Not too long ago, I was at the San Jacinto Monument, which, for me is an uplifting experience. The idea that you are walking where a fledgling army of Texans fought and died for freedom is chilling. I can recall a similar feeling when visiting Valley Forge, Pennsylvania, where the continental army fought and died for freedom. Now that we are again in a battle for the freedom of Texas (albeit peacefully), it is good to re-visit this battlefield to get a renewal of spirit. I re-read the engravings on the stone walls of the monument, toured the museum and ventured into the gift shop to peruse the books and literature. Having spent many years in construction, I was drawn to a pamphlet on the construction of the monument. Written by C. A. Bullen in 1938, it was a reprint from the Journal of The American Concrete Institute. In the first paragraph, it states that the monument commemorates Texas independence "directly adding approximately one million square miles to the United States." C.A. Bullen obviously did not know his/her Texas history including when Texas became a state.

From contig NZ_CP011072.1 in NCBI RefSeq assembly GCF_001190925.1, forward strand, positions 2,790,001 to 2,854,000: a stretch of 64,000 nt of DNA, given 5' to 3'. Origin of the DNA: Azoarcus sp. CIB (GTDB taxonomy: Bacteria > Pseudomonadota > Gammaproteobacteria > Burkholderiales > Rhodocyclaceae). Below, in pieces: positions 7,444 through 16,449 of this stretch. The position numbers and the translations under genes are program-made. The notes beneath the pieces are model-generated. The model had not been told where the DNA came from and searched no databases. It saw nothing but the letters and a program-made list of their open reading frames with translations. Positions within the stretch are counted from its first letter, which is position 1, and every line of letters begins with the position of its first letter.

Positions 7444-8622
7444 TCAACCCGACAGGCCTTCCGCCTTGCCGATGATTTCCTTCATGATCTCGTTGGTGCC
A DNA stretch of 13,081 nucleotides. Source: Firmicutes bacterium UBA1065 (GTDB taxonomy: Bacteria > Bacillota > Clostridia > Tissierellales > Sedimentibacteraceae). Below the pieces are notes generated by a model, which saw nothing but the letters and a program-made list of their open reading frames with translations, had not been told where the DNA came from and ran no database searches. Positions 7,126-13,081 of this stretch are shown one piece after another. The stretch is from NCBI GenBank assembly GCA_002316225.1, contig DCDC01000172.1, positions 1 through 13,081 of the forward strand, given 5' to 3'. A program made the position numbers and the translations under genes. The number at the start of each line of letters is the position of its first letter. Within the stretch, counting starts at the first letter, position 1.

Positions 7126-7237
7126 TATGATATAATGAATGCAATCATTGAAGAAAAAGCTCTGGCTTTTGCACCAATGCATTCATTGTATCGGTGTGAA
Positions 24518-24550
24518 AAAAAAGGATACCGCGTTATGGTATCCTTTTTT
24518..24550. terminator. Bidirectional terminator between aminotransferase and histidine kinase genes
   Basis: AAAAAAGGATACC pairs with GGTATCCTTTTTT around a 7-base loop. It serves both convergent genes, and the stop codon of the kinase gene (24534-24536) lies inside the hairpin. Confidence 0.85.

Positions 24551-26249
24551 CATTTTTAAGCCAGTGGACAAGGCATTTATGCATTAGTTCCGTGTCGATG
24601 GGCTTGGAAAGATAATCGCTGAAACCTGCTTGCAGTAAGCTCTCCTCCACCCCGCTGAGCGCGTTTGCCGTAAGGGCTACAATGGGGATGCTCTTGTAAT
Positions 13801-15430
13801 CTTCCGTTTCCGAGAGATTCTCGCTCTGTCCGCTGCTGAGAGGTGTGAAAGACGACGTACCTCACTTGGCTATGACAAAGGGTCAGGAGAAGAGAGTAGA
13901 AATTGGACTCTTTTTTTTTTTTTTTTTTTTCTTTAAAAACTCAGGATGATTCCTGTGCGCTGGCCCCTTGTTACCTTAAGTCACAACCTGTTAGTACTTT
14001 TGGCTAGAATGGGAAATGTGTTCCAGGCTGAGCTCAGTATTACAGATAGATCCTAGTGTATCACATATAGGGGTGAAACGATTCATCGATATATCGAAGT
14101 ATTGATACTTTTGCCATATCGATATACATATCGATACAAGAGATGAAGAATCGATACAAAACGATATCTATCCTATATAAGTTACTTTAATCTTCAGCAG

If the article wasn't so old, I would have blasted them with a letter. Unfortunately, so much of recorded history is subject to opinion and conjecture, such as the myriad accounts of the Civil War and Abraham Lincoln. Which one is the most accurate? Growing up in Pennsylvania (that's right; I'm a Texan by the grace of God!), I was taught a much different version of the Civil War, secession of the southern states and actions of Abraham Lincoln as well as what happened at the Alamo. San Jacinto? -never heard of it. The bottom line is that we need to take an active role in the preservation of our heritage, if we are to preserve it, which means we must continually educate one another as well as our children. The next time you read about an historical event, try and find another version of it; I have and the results can be amazing.